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Wednesday, 14 March 2012

Heading for the hills

Yesterday I went on a coach trip to Great Malvern in Worcestershire. It was a press trip for the local magazine, and one that I was really looking forward to. I know coach travel isn't exactly glamorous, but I like it because it's so relaxing. No worries about sat nav, parking, petrol's a very civilised way to get around. Plus, I love the Malvern Hills. I've only been a couple of times, as a child, and I have such wonderful memories of this area. Woods and gentle hills, and timbered houses is how I remember it.

Great Malvern is a spa town, with the most graceful buildings, and a stunning priory. Unfortunately, it was very foggy, so we couldn't see much of the hills rising behind. I was longing for the sun to come out, but it didn't show, but we still much enjoyed exploring. There are some intriguing little shops of the vintage variety:

The high street is surviving, just, with lots of health food shops and tea shops in evidence. This one, the Bluebird Tea Room, was our lunch stop:

Even the big names, such as W H Smith, had intriguing little details on the outside of their stores, legacy of another time.

Everywhere we turned, there was an impressive building. The cream house looks very mysterious in the mist:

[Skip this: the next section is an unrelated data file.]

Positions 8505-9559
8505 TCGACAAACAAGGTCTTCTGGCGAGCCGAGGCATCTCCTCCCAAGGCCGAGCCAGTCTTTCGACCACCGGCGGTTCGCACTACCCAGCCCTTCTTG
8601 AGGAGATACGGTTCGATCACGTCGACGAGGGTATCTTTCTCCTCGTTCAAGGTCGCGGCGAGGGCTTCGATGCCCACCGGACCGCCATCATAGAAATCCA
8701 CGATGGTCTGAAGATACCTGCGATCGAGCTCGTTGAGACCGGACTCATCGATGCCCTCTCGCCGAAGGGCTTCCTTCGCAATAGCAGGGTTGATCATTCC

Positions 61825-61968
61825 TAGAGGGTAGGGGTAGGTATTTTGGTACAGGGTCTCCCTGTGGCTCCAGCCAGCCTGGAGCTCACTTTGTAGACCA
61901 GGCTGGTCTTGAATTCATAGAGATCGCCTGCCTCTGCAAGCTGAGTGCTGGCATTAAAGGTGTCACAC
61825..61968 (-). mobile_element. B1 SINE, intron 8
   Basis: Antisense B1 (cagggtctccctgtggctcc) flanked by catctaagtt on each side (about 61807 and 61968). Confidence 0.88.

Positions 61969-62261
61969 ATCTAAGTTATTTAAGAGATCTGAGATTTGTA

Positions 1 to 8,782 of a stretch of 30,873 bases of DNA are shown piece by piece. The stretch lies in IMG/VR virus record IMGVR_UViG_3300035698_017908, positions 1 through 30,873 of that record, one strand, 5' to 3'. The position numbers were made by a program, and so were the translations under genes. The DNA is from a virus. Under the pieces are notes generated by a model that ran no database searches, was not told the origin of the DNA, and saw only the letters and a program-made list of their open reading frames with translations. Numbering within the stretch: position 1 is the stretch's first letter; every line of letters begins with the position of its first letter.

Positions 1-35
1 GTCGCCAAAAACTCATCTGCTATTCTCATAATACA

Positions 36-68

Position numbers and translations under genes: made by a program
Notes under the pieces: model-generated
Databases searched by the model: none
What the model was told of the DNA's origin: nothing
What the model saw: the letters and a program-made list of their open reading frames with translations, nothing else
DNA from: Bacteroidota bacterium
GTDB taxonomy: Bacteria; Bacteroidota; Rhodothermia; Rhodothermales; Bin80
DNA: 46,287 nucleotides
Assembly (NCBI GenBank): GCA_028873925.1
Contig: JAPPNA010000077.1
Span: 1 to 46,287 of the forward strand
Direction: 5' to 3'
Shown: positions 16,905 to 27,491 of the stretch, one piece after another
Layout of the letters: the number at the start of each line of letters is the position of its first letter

This is Elgar, who was born nearby.

The layout of the town is apparently down to the wife of a nobleman, Lady Foley. She did some nifty town planning in the 1800s, hence the large number of landscaped gardens and enormous dwellings (many are now flats). One of our best discoveries was at the station, half a mile out of the town centre, where there is a wonderful tea room named after Lady Foley. This is undoubtedly the nicest station I have ever been in, and it's a working station with modern trains, not a steam railway. Isn't this the best?

This is the little tea room on the station (No Starbucks or Costa here). You can buy a pot of tea and a hot buttered crumpet or toasted teacake for a couple of pounds. The walls are decorated with William Morris wallpaper and photos of Celia Johnson in the classic movie, Brief Encounter. It is the most Brief Encounter-ish station ever.* It was renovated in 1986 after a fire and a brilliant job has been done.
We were so busy looking and walking that we didn't actually do much shopping, although I did make a purchase at the antiques centre. I am notorious for buying impractical items on day trips, and have toted numerous old chairs and pine cupboards home on the train. I once popped out to buy a carton of apple juice for a picnic and returned with a table. Today's buy wasn't quite so enormous, but it did require our very kind coach driver to make a few adjustments (see below)....

* A reader has just pointed out that the real Brief Encounter station is in Carnforth :) I did not know that, and now I need to visit there, too.


  1. Love your pictures ... Carnforth in the North West is THE Brief Encounter Station, but shame it isn't exactly as it was in the film, which is one of my favourites, but still quite nice xx

  2. Looks like a lovely place. Will have to add it to my 'must visit' list! M x

  3. Lovely post, looks some nice little shops there, love the suitcases. Carnforth is the place, nice cafe there. Julie xxx